The deficit jumped 17.1 percent to $46.6 billion in December, resulting in the biggest imbalance since November 2012, the Commerce Department reported Thursday. The widening trade gap reflected a drop in exports, which retreated 0.8 percent to $194.9 billion. Meanwhile, imports soared 2.2 percent to $241.4 billion.
Economists were split on the implications of the bigger-than-expected December trade deficit. The government estimated last week that the overall economy grew at a moderate 2.6 percent rate in the final three months of 2014 after turning in a sizzling 5 percent growth rate in the July-September period.
Paul Ashworth, chief U.S. economist at Capital Markets, said he believed much of the December trade data was already reflected in the first GDP report released last week.
But Jennifer Lee, senior economist at BMO Capital Markets, said she thought the trade gap numbers, along with weaker growth in business stockpiles, could trim as much as a 0.5 percentage point from the government's estimate. Michael Feroli, an economist at JPMorgan, also took a dim view of the results. He is trimming his estimate of fourth quarter growth to just 2 percent, although he still expects a rebound to 3 percent growth in the current January-March quarter.
"This is not good news for the final measure of economic growth," Lee said in a research note.
The deficit for 2014 overall increased to $505 billion, up 6 percent from the 2013 deficit of $476.4 billion, the Commerce Department said. Economists expect the deficit to widen further in 2015 as strong growth in the United States boosts imports, while weak growth overseas and a rising dollar continue to depress exports.
The widening trade deficit comes at a time when the Obama administration is hoping to finally get Congress to approve the fast-track authority it needs to wrap up a major 12-nation trade agreement with Japan and other Pacific Rim countries known as the Trans-Pacific Partnership.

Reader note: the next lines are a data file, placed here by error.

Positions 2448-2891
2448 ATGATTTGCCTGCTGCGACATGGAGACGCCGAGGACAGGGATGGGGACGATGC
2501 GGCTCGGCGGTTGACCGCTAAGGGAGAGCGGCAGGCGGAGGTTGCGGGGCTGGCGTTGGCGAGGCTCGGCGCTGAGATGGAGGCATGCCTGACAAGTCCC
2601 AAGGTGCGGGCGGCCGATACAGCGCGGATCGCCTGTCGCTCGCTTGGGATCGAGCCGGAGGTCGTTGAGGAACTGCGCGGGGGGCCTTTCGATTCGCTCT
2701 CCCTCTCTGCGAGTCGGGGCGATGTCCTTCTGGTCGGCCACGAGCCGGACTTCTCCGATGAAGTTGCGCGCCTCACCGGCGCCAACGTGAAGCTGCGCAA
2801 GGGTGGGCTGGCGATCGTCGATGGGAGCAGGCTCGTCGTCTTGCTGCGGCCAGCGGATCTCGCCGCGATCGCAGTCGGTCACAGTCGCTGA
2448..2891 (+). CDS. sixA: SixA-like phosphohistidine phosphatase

The administration sees the trade deal as one of the areas where he may be able to find common ground with Republicans, who now for the first time in Obama's presidency control both houses of Congress.
U.S. Commerce Secretary Penny Pritzker said that U.S. exports had set a record for a fifth consecutive year — a fact that the administration plans to use to secure votes for the trade deal.
"These trade agreements will support the growth of jobs and the growth of middle class economics," she said in an interview.
But critics hoping to block the administration's trade efforts in Congress pointed to the record level of imports and rising deficits with economic powers such as China and South Korea as proof that the U.S. push for liberalized trade is costing U.S. jobs.
"This abysmal data shows how the past agreements that serve as the template for the trade deals President Obama is now pushing destroy more middle class jobs and further suppress wages," said Lori Wallach, director of Public Citizen's Global Trade Watch.
She cited the deficit with South Korea, which hit a record of $25.1 billion last year and has soared since the U.S. implemented a free trade agreement with that country in 2012.
The politically sensitive deficit with China set another record last year, rising 23.9 percent to $342.6 billion. The trade gap with China is America's biggest deficit since China surpassed Japan in that category in 2000.
Those deficits are creating pressure on Congress and the Obama administration to take tougher actions against what critics see as China's unfair trade practices. U.S. manufacturers contend that China is manipulating its currency to keep it artificially low against the dollar as a way to make American products more expensive in China's market and Chinese products cheaper in the United States.
The $505 billion deficit for the year was the largest imbalance since a $537.6 billion deficit in 2012.
The economy expanded 2.4 percent in 2014, with trade trimming growth by 0.2 percentage point. Many economists believe growth in 2015 will hover slightly above 3 percent, giving the country the best growth in a decade
The trade deficit would have been even larger last year if it weren't for the energy boom in the United States. Higher production at home has been lowering America's reliance on foreign oil. For the year, petroleum imports fell 9.6 percent to $334.1 billion, the lowest level for imports since 2009. U.S. petroleum exports jumped 5.9 percent to a record $45.7 billion.
For 2014, the deficit with the European Union climbed 12.5 percent to a record $141.1 billion, as growth in imports outpaced U.S. export sales to Europe.
The U.S. deficit with Mexico fell to $53.8 billion, the lowest since 2009. The United States ran a record surplus of $34.4 billion with the countries of South and Central America.
(By Martin Crutsinger, AP economics writer)